Raphia sese – a very special Raphia palm

Raphia sese (Arecaceae)

Common names: Nsaku (Kongo = knife with a long blade), ba di magangu (Kongo).


A palm which grows in dense clumps up to 10 m tall. Female flowers are produced at the base and male flowers higher up the spike.


Found in certain marshy sites. It is also present in the central forest zone of D.R. Congo.


The pulp around the seeds is edible and contains a yellow-orange oil composed of over 70% unsaturated fatty acids (compared with 55% for palm oil). The fruits are piled up and covered with branches and foliage until mature. The scales surrounding the flesh are then removed by soaking or by boiling the fruits in water. The flesh is eaten as a condiment and to regulate sugar intake for diabetes. The leaf stalks were traditionally used to make nsaku (a knife with a long blade). Wine is also obtained from the stems. Honeybees collect nectar from some species and may be responsible for pollination.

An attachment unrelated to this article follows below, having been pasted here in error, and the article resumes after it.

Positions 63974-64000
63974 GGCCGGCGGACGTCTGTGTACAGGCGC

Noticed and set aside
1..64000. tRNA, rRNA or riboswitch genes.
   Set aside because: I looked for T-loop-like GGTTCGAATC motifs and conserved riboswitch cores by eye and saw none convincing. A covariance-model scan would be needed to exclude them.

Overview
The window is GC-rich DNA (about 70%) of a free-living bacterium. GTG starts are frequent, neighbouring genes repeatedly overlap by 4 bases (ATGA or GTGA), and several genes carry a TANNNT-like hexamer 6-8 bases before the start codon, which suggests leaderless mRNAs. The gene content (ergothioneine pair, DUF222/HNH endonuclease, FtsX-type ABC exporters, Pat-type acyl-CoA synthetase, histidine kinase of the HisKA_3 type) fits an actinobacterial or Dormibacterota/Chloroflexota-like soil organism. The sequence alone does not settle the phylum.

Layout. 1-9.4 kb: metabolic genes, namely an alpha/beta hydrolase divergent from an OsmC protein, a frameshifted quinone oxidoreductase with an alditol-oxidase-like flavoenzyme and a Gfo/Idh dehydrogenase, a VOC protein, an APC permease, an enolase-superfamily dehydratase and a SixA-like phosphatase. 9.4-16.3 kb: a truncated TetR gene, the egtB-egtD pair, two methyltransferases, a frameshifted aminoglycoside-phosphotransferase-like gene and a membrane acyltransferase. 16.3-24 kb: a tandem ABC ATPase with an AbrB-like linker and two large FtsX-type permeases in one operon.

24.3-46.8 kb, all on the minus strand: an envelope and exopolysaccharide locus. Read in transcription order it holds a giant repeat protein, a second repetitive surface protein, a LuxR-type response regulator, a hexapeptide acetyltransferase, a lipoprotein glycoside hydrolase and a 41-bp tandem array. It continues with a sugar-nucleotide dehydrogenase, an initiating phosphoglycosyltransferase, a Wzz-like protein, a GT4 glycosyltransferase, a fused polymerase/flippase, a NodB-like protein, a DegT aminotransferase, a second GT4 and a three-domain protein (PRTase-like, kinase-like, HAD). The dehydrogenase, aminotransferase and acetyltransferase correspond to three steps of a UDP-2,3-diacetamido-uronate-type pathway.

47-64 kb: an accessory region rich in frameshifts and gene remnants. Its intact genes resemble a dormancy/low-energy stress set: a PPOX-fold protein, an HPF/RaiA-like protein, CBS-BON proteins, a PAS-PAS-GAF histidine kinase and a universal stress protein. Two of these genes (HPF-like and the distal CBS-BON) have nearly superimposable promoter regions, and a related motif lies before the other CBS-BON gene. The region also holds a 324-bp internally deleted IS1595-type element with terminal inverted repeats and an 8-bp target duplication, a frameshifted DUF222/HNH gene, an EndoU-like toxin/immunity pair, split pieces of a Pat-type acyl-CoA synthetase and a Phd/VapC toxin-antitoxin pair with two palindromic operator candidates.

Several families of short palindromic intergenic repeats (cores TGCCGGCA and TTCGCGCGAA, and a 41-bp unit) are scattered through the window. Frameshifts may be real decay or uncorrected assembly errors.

The peeled fruits and nuts.

Konda ku Mbuta (left) with fruits after removal of the outer scales. The flesh is eaten with cassava. The nuts are discarded.


Gillet & Paque 1910, Renier 1948, Crane & Walker 1984, Pauwels 1993, Kanika et al. 2004, Biloso & Lejoly 2006, Kibungu Kembelo 2010


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